Now that the eurozone crisis has pushed the German government and the European Central Bank into once unimaginable measures to rescue the 17-nation currency bloc, the constitutional court has parked itself on wholly different territory. The judges would indignantly contest this, but when the court opened hearings in June into the legality of the ECB’s actions to protect the eurozone, it looked from the outside very much as if the judges had appointed themselves the supreme law lords of European integration – to the exclusion of any other EU or national legal authority. Read more
(FILIPPO MONTEFORTE/AFP/Getty Images)
As the FT’s former man in Rome, I find it poignant to see Silvio Berlusconi battling this week to hold together the political movement he launched 20 years ago. The billionaire Milanese entrepreneur did not seriously contemplate a political career until 1993, when he realised it would be the most effective way to protect his business interests. In fact, one of his closest associates once confided – perhaps only half-jokingly – that, if Berlusconi had not formed Forza Italia, the boss and his loyalists would have ended up either in prison or hanging lifeless à la Roberto Calvi under a London bridge.
In its various incarnations Forza Italia is sometimes depicted as one of the most formidable vote-gathering and coalition-building political machines of modern Europe. Read more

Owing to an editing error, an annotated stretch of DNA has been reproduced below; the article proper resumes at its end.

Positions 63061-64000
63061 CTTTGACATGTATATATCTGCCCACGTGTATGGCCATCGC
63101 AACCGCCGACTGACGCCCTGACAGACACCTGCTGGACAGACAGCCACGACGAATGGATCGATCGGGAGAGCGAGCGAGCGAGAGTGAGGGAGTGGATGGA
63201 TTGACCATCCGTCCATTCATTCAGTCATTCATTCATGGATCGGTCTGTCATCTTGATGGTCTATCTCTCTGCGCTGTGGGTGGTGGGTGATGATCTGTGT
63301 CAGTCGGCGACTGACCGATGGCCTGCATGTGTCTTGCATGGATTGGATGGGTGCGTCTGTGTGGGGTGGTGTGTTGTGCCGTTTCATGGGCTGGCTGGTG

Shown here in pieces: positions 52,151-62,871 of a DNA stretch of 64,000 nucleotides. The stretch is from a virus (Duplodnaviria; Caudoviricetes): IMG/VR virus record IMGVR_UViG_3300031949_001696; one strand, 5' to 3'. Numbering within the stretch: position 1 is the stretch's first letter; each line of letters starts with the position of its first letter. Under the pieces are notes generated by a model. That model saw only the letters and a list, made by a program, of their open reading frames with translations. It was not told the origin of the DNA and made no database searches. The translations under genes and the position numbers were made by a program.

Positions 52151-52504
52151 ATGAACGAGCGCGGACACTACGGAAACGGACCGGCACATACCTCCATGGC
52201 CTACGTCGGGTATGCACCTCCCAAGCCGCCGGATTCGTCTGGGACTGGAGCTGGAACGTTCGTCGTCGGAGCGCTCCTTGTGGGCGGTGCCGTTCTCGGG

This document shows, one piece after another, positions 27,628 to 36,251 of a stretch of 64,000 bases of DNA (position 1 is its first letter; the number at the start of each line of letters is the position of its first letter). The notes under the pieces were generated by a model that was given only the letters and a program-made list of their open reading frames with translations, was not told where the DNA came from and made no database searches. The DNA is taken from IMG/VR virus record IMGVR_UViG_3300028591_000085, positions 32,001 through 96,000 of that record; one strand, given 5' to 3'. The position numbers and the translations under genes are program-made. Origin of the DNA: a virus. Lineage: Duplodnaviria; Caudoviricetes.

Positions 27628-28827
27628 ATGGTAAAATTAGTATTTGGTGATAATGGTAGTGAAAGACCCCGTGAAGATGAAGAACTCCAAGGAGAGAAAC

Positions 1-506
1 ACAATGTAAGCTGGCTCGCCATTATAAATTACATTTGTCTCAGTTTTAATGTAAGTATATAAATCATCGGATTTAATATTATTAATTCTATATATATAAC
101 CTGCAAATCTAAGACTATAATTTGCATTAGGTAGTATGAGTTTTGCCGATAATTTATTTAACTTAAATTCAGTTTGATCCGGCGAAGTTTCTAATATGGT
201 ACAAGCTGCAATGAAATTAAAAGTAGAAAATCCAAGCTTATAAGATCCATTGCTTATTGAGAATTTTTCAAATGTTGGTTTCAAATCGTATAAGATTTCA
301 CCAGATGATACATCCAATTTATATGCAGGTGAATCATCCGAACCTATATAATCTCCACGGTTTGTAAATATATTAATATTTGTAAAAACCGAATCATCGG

Nigel Farage at the European parliament (Getty)
In the crystal balls of the European Union’s political and bureaucratic establishments looms a mortifying vision: voters in next year’s European parliament elections punish mainstream parties and vote en masse for their populist, radical right and anti-EU nemeses.
The humiliation of such a result would be compounded if, as has happened in every ballot for the EU assembly since direct elections began 34 years ago, turnout were to sink to a record low. Between 1979 and 2009 turnout fell from 62 to 43 per cent, a trend cited by the EU’s critics to reinforce the argument that the bloc’s shortcomings are not just economic but democratic in nature.
Eurosceptic, anti-establishment and ultra-right parties certainly have their tails up at the moment. To varying degrees, voters in many of the EU’s 27 countries are fed up with economic recession, mass unemployment, the erosion of the welfare state, political corruption and perceived high levels of immigration. A Gallup poll conducted last month in six member-states – Denmark, France, Germany, the Netherlands, Poland and the UK – showed that absolute or relative majorities in every country agreed that the EU was “going in the wrong direction”. Read more
Nikolay Kolev, better known as ‘Bosiya’ (Barefoot), was arrested in Sofia on Tuesday after he threw a single tomato at the wall of Bulgaria’s parliament, in protest against corruption. Now a ‘tomato rally’ is planned for Saturday afternoon outside parliament. Read more